Young Benjamin Franklin: The Birth of Ingenuity
As a reviewer of history books, my initial question about Bunker’s latest work was simply what could he possibly add that numerous previous biographies of Benjamin Franklin haven’t already said? Well . . . quite a bit it turns out.
The winner of the George Washington Prize and Pulitzer finalist works to set the record straight about some of the myths surrounding Benjamin Franklin. Most of which were created by Franklin himself. Chief among these is that Franklin was a self-made man. Bunker demonstrates that in fact Franklin had a lot of help, primarily from wealthy patrons such as Andrew Hamilton.
Bunker gives us clues without overtly solving the mystery of Franklin’s motives for creating these myths. In the details of Franklin’s trip as a teenager to London, he uncovers a plot to ruin Hamilton and exposes this in time to prevent it. Hamilton becomes Franklin’s loyal friend until his death in 1741. By the time Franklin returns from London at the age of eighteen, he is no longer a naive boy but knowledgeable and experienced.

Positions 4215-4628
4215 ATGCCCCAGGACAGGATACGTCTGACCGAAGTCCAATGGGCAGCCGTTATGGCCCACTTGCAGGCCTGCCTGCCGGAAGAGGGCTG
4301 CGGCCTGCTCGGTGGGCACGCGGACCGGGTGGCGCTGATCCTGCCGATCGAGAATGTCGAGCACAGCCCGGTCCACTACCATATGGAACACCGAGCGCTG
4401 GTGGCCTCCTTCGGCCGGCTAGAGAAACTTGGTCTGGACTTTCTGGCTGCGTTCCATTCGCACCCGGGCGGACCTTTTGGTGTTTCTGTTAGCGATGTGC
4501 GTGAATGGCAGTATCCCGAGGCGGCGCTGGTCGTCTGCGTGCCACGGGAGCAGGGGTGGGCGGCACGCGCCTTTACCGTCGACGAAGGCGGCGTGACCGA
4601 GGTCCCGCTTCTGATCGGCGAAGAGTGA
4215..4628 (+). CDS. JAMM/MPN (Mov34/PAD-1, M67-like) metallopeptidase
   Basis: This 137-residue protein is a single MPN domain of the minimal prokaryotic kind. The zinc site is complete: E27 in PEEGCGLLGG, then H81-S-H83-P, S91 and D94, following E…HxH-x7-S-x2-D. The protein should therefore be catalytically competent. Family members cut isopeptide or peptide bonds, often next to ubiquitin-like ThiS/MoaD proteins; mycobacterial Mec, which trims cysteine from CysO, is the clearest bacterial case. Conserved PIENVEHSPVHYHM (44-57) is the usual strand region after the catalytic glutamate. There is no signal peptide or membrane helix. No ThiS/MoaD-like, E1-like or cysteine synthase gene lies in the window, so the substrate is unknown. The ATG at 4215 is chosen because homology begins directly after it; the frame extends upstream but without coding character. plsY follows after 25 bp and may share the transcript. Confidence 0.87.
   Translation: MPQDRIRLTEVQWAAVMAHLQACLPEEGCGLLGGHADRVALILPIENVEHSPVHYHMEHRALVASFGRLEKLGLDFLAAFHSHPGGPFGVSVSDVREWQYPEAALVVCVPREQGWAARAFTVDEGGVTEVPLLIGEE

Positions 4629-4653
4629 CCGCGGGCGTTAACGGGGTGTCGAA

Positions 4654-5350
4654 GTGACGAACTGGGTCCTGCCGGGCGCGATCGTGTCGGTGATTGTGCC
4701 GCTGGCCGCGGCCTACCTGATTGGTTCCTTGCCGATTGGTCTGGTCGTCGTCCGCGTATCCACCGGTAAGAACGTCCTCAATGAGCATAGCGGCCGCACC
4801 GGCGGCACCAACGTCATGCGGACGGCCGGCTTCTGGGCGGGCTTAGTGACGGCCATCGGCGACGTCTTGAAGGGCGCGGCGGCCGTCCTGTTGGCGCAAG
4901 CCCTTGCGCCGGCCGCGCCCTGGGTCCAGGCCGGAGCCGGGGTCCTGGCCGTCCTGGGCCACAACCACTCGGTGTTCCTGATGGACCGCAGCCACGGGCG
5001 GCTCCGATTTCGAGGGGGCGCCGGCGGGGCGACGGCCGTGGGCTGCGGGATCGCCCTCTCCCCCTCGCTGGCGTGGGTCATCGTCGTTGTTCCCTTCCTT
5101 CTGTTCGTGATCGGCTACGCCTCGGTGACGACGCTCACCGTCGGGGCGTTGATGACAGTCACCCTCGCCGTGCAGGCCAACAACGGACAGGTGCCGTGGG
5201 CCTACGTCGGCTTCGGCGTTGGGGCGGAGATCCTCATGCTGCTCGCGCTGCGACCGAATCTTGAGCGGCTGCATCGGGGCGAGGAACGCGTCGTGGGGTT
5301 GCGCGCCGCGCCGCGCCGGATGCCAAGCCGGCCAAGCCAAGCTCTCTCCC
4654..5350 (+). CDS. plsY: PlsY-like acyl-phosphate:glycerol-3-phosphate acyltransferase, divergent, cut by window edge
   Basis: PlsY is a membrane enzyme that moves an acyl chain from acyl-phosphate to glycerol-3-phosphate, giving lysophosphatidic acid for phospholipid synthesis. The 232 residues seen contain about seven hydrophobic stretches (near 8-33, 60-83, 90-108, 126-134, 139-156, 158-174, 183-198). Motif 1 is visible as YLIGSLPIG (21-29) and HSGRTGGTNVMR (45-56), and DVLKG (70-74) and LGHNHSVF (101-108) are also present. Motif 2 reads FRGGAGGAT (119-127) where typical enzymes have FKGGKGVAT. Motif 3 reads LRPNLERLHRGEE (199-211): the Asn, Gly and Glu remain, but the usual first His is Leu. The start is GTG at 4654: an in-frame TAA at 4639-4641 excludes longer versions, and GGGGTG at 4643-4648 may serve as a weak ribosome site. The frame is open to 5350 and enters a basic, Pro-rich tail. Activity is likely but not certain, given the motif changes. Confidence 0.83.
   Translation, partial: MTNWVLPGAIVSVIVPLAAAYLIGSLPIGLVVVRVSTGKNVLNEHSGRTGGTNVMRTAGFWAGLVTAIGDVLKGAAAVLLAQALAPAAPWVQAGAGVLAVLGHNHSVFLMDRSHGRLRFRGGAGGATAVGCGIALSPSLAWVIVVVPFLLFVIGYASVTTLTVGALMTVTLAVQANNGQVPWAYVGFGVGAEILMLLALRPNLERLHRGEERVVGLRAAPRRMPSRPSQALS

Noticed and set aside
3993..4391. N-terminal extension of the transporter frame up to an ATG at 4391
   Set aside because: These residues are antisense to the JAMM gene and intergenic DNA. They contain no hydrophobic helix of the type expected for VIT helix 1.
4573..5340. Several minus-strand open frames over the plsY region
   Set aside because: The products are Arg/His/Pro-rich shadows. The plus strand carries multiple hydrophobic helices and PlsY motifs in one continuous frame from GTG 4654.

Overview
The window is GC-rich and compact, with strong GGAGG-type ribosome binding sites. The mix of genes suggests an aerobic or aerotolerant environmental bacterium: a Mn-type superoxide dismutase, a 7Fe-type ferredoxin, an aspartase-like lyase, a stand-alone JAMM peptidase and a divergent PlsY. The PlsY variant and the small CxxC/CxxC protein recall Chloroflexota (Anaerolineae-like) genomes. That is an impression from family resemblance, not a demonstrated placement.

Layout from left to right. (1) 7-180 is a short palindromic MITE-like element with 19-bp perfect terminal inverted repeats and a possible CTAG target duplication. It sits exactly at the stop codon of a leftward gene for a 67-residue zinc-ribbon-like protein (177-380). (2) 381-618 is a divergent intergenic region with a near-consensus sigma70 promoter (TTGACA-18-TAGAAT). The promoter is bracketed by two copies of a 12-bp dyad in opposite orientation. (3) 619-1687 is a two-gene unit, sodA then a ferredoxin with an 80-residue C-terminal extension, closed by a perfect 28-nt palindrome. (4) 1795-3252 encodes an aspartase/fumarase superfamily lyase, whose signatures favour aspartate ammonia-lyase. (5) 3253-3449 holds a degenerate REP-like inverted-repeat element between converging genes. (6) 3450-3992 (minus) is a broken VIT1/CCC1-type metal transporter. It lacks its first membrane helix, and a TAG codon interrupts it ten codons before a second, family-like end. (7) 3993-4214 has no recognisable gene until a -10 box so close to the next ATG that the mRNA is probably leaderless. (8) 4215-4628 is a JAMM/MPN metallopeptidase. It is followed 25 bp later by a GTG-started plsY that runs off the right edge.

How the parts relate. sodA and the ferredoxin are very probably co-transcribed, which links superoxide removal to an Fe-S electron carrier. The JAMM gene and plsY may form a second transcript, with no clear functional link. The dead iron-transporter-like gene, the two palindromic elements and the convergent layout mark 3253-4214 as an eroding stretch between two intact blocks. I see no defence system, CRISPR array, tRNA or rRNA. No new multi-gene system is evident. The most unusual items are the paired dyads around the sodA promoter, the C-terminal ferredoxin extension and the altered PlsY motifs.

Bunker showcases Franklin’s career path, from publishing to science with his greatest financiers remained deliberately cloaked as mere associates.
After editing at City Book Review for a few years, I took up the duties of editorial assistant, which include assigning books for review, posting reviews to our various sites, and nagging reviewers for things. In my non-nagging time, I’m a gamer, artist, writer, and notorious black thumb/bane of plants. My answer to every book-related question: read Octavia Butler.
|Page Count||464 pages|
|Amazon||Buy this Book|
|Category||Biographies & Memoirs|